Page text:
The 40-hour work week, a staple of modern office employment, is seldom questioned. In an article for the Canadian publication The Globe and Mail, author Cynthia McQueen asks us, in the age of the videoconferencing and interconnectedness though the internet of things why do we commute at all?
The cost of a rigid 9-5 day is measured financially. The author cites a University of Guelph study that found a personal financial boon of between 8,800-23900 $CAD/year saved by eschewing the daily commute. Commuting, as the author points out also costs us time.
While BeUpstanding Champions focus on harnessing the increased productivity of movement in the office, the time commuting by car to our places of work remains intractably sedentary.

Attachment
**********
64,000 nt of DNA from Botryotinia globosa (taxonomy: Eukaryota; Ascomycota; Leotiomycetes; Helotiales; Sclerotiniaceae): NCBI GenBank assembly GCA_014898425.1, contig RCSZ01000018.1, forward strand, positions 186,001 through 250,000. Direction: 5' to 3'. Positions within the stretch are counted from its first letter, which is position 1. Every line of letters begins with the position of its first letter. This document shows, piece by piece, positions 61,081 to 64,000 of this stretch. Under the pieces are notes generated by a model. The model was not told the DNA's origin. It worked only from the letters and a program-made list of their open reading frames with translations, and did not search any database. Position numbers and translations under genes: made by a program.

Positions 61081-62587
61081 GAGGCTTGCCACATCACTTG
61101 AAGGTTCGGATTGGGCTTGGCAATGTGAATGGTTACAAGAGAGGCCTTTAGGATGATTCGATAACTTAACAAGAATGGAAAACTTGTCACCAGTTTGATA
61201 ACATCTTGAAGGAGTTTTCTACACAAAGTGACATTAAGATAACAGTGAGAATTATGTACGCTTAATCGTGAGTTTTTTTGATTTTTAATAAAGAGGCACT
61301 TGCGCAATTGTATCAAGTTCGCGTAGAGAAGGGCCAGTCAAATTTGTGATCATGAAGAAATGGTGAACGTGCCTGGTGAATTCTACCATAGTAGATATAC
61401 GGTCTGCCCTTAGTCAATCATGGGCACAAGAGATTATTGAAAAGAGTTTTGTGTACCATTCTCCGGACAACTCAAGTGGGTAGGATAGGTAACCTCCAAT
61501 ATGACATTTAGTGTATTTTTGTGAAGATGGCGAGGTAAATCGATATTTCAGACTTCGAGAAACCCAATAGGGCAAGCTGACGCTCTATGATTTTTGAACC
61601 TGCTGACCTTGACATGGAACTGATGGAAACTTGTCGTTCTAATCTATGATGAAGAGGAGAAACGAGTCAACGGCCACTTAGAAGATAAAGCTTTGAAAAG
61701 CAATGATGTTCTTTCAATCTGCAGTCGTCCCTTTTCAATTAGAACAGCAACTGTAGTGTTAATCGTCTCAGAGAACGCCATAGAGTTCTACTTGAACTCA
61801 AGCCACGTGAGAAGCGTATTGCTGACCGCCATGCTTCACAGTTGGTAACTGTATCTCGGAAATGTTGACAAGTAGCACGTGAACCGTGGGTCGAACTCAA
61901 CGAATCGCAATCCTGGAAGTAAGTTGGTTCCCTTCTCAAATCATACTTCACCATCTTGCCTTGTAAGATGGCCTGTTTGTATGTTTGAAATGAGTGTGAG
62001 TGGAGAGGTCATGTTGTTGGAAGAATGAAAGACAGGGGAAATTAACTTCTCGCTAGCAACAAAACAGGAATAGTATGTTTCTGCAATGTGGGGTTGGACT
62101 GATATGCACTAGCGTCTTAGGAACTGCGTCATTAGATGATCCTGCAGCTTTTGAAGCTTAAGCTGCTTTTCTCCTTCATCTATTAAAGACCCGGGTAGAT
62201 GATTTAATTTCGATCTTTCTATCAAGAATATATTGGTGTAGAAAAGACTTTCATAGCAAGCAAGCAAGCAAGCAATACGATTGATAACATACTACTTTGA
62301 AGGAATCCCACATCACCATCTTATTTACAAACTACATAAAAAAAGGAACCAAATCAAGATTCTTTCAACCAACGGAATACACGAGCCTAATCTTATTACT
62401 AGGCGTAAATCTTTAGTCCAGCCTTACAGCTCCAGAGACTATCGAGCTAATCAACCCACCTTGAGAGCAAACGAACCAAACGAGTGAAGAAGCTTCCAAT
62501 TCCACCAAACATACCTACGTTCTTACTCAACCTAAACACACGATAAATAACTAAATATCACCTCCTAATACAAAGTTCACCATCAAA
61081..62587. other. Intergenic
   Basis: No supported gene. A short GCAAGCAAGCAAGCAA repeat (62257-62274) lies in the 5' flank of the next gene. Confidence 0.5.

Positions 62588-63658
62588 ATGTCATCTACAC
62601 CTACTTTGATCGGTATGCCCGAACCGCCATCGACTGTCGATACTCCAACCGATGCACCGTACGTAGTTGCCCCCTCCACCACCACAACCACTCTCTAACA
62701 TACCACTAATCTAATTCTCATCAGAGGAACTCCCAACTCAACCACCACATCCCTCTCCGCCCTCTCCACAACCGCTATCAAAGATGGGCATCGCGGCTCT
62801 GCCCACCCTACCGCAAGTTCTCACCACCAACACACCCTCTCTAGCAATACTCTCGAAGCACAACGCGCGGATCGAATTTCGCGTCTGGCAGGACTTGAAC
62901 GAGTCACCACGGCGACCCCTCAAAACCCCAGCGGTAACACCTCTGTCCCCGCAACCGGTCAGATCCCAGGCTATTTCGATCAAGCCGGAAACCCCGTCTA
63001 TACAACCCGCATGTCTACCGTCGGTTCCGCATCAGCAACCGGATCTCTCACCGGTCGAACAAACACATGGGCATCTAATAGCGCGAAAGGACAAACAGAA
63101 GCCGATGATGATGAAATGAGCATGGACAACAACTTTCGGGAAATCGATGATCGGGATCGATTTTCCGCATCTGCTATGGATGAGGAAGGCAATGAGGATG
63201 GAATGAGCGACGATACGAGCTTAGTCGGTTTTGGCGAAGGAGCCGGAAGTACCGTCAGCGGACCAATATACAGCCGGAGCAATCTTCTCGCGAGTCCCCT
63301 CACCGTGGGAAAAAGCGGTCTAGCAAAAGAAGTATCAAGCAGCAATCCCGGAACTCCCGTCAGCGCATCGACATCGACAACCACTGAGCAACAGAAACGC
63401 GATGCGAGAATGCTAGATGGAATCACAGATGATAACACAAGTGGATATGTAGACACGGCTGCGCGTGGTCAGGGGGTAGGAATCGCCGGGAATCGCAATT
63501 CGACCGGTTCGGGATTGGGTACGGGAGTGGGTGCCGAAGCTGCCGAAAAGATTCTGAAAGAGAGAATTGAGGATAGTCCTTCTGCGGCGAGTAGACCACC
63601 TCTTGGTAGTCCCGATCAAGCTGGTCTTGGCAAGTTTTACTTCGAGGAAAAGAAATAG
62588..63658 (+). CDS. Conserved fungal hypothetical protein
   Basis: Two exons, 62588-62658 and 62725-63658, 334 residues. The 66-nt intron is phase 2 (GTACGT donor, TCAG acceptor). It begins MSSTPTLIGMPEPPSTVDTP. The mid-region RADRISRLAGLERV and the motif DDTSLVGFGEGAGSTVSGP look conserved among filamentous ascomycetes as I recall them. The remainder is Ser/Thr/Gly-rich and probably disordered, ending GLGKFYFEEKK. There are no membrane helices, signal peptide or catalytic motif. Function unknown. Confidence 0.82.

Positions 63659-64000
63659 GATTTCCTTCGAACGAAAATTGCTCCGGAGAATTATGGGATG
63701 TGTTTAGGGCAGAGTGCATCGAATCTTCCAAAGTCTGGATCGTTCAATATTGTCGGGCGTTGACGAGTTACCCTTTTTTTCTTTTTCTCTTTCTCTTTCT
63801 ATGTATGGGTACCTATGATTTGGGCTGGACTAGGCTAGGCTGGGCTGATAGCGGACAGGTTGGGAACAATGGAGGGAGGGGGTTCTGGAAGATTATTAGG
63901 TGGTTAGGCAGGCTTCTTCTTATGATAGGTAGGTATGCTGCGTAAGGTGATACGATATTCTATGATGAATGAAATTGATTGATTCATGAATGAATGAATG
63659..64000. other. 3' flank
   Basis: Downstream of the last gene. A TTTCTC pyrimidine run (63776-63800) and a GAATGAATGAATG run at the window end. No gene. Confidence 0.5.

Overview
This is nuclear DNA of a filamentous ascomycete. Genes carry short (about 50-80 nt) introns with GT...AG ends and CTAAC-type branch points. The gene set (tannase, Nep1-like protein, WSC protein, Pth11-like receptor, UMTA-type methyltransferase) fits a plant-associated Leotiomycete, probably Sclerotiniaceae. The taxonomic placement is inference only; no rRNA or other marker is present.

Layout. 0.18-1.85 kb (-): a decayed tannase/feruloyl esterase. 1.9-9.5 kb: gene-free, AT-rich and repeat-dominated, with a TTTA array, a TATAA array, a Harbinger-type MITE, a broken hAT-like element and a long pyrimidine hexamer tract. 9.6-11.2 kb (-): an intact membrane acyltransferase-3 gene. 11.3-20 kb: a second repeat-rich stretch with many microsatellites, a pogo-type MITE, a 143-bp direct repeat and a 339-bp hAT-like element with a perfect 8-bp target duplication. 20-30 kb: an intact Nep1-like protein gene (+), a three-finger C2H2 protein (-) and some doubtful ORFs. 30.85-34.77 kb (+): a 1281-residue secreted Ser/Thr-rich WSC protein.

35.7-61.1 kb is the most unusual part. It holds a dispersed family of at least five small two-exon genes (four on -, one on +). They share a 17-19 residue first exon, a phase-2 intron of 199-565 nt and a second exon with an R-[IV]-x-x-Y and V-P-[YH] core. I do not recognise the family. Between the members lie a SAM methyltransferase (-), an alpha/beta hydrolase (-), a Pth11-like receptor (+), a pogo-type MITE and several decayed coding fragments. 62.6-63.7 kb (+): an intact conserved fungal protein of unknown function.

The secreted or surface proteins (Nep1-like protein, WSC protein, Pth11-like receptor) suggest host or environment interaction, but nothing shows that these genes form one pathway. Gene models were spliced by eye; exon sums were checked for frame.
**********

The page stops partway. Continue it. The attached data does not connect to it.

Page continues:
Should the saved commuting time of a flexible workplace be put towards movement the author points out, research shows a potential reduction in sick days by a stunning 27%. The Conference Board of Canada estimated that in 2012 alone workplace absences cost 16.6 billion CAD. In light of the mounting evidence it is no wonder that the majority of Canadian workplaces now offer some form of flexible work contract.
With the mounting burden of evidence available to employers it isn’t hard to predict that we could all soon be working little more flexibly.
This article was written by Connor Soles